The following year, Miller once again worked with Mazzuchelli on the four-issue Batman: Year One storyline, which turned back the clock and retold the Batman’s origin, again defining the character for the era.

Miller closed out the 1980s taking up the mantle of an advocate for creator rights, eventually vowing to stop working with DC Comics when the publisher proposed a comics rating system. By the early ’90s, Miller was working exclusively for Dark Horse comics (though he did finish out some commitments to Marvel). Those years saw the release of Hard Boiled with Geof Darrow, two series starring protagonist Martha Washington, and the first Sin City series, The Hard Goodbye. Miller would release six more Sin City volumes throughout the decade. In 1995, Miller and Darrow collaborated on Big Guy and Rusty the Boy Robot, which would be adapted into a Fox Kids animated series.

 

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Miller would also dive into Hollywood in the 1990s, penning a mostly unused script for RoboCop 2 (Miller’s script would eventually be adapted into an Avatar comic series) and the script for RoboCop 3. In 1998, he and colorist Lynn Varley released the graphic novel 300, about the Battle of Thermopylae, which would be adapted into a movie in 2007. By that time, Miller had graduated to full-on directing, co-directing the 2005 film adaptation of Sin City and its 2014 sequel with Robert Rodriguez, and solely directing the 2008 adaptation of friend Will Eisner‘s The Spirit.

In 2001, Miller broke his embargo on working with DC to release a sequel to The Dark Knight Returns, titled The Dark Knight Strikes Again. The series sold well, but was lambasted by critics. The Montreal Gazette called the art “rushed and garish” and otherwise “regrettable.” In 2005, Miller once again returned to Batman, working with artist Jim Lee on All-Star Batman and Robin the Boy Wonder. The series ran for 10 issues, came out only sporadically, and was also met with considerable criticism for its almost parodic grittiness and its treatment of female characters.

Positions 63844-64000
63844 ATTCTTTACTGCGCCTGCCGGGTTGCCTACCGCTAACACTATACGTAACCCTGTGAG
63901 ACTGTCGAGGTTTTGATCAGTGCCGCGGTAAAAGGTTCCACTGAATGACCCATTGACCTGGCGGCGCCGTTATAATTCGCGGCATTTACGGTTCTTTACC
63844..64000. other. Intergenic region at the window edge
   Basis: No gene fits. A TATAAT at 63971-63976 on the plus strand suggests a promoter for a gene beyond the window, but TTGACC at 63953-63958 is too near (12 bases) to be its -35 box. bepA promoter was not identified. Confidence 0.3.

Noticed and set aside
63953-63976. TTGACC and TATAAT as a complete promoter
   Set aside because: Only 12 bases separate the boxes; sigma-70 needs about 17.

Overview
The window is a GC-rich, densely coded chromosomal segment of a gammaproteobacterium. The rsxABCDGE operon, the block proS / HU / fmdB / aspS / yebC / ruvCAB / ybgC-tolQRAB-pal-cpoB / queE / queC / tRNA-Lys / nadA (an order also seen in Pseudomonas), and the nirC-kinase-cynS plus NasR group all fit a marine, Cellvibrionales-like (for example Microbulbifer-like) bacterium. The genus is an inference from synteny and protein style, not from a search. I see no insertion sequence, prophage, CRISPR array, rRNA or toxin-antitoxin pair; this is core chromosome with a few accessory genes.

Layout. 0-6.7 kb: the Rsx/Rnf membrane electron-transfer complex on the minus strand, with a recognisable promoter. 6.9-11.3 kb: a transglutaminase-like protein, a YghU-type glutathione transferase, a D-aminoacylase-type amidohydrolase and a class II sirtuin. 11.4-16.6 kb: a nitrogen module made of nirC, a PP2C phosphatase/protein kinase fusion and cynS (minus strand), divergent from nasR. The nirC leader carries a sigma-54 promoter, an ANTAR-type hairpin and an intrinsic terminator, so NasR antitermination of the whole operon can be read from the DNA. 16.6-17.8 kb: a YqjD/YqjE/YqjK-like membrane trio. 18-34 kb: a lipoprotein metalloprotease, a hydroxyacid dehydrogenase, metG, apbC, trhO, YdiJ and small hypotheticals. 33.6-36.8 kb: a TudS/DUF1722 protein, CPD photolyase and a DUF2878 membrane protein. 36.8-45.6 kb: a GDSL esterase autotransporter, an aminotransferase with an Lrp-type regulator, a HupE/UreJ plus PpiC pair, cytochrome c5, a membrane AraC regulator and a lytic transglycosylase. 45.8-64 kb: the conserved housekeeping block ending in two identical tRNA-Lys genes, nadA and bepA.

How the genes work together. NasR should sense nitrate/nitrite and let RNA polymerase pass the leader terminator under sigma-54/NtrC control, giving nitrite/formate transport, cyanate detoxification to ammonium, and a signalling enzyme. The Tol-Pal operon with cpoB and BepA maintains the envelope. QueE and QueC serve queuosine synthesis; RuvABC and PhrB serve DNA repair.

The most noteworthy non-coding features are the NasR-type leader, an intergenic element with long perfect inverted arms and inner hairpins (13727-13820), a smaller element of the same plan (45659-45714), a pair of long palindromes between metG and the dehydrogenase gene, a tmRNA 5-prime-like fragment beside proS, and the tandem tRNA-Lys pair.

In 2015, Miller co-wrote a third Dark Knight sequel, subtitled The Master Race, with writer Brian Azzarello and artist Andy Kubert. Miller made some public statements about the series that cast doubt on just how involved he was in its production, telling Vulture that the pitch for the book “was not my call! That was generated by them.”

 

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Miller’s most controversial work by far was the 2011 graphic novel Holy TerrorOriginally devised as a Batman story, the book follows the superhero The Fixer as he takes on Al Qaeda. Some critics derided it as propaganda, and even Miller said it was “bound to offend just about everybody.” That same year, Miller made comments about the Occupy Wall Street movement in which he called participants “a pack of louts, thieves, and rapists.”

Miller has become something of a polarizing figure in comics. Yet his contributions to the medium, his influence on other writers and artists, and his efforts to bring attention to creator rights cannot be ignored.

In Eisner/Miller, a 2005 book consisting of a set of lengthy conversations between the two creators, Miller characterized himself thusly: “In the world of comic books, ‘troublemaker’ means someone who has some sense of dignity.”

Happy birthday, troublemaker.